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FREEMAN v. FARR et al.
POPE, Judge.
Action for damages. Cobb Superior Court. Before Judge Kreeger.
Defendant James Farr maintained a woodworking shop in his garage where he occasionally took special orders for carpentry and cabinet-making for customers. On January 27, 1984 plaintiff Bessie Mae Freeman left work with a friend who drove her to Farr's place of business. Plaintiff got out of a car in defendants' driveway and walked toward the garage with the intention of placing an order with Farr for a cabinet. Thinking Farr was not in his shop, plaintiff walked past the garage and commenced to walk around the corner of the building with the intention of cutting through an open field on her way to a nearby store where she knew her husband was waiting to meet her to drive her home. As she rounded the corner, about five to ten feet beyond the garage, defendants' German shepherd dog, which was chained to a post near the garage, allegedly bit plaintiff's hand and knocked her into a ditch. Plaintiff brought a complaint for personal injuries against defendant Farr and his wife, alleging defendants knew the vicious disposition of the dog and yet negligently failed to restrain and manage the dog. Plaintiff appeals from the lower court's grant of summary judgment to defendants. Both enumerations of error raised by plaintiff relate to whether sufficient evidence exists to create an issue of fact as to whether defendants had knowledge of the alleged dangerous propensity of the animal. We will, therefore, address the two enumerations as one.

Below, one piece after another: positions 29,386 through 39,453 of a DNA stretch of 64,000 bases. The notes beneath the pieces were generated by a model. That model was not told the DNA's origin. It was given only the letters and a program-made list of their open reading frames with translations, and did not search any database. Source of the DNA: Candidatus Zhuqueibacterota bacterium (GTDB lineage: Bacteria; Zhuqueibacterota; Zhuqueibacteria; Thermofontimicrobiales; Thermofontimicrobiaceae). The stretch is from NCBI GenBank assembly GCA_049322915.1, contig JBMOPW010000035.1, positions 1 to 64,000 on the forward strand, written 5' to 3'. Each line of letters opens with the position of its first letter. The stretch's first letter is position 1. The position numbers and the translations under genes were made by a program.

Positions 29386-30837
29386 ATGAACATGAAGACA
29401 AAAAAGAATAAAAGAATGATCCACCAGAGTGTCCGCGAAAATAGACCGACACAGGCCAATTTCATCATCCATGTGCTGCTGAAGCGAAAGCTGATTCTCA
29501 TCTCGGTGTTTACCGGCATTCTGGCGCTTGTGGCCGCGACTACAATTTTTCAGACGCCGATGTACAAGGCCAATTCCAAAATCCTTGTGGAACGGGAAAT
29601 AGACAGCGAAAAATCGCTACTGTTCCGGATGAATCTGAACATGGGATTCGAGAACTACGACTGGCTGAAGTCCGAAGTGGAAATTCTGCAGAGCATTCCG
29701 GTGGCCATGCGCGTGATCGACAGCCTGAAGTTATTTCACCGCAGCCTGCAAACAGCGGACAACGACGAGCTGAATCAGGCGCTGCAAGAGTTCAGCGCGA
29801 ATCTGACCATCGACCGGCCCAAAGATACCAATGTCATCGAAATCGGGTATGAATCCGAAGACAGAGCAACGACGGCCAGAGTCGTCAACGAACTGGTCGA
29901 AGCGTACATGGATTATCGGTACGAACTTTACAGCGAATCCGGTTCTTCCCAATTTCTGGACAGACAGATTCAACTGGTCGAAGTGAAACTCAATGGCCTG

[Cit.]' " Smith v. Culver, 172 Ga. App. 183 (322 SE2d 294) (1984).
The evidence shows the dog was restrained by a chain attached to a post. However, the size of the dog, its breed and the fact that the defendants kept it restrained do not establish any inference that defendants knew the dog to be dangerous. Stanger v. Cato, 182 Ga. App. 498 (356 SE2d 97) (1987). The affidavit of a neighbor attesting that he had observed the dog tugging on its chain and lunging menacingly at passersby is irrelevant to show defendants knew or should have known of the alleged vicious propensity of the animal. The only evidence presented in the record on the issue of defendants' knowledge of the animal's disposition was an admission against interest allegedly made by Farr to plaintiff's husband after the incident that if the dog were turned loose from his chain "he would hurt you." Defendant Farr denies making such statement and both defendants deny any knowledge that the dog was vicious or had the propensity to bite or knock down passersby. 1 Even if a jury were to believe Farr made this admission, it would only show the owner knew the dog should be restrained, which it was. The simple fact that a dog is restrained on a chain may not be sufficient to establish the owner is free from liability for "careless management" pursuant to OCGA 51-2-7. Obviously, liability for the acts of a restrained dog depends on where the dog is chained in proximity to those he might injure. Here the evidence shows the dog was chained behind or next to a garage in an open field. The location of the dog obviously did not create a danger for persons who could reasonably be expected to approach the business or shop located in defendants' garage. The evidence shows the dog was confined at a location where defendants would not reasonably expect the dog to pose any danger. No evidence was presented to show defendants knew the dog had lunged or threatened persons passing near the dog. Under these facts no evidence exists to show defendants had practiced careless management of their dog.
Theodore P. Bianco, for appellant.
1  Defendants' knowledge that their dog, while still a puppy, had "nipped" a neighbor's hand as the puppy ate a sandwich out of her hand is insufficient to show knowledge of a vicious propensity to bite passersby.
Thursday May 21 13:41 EDT

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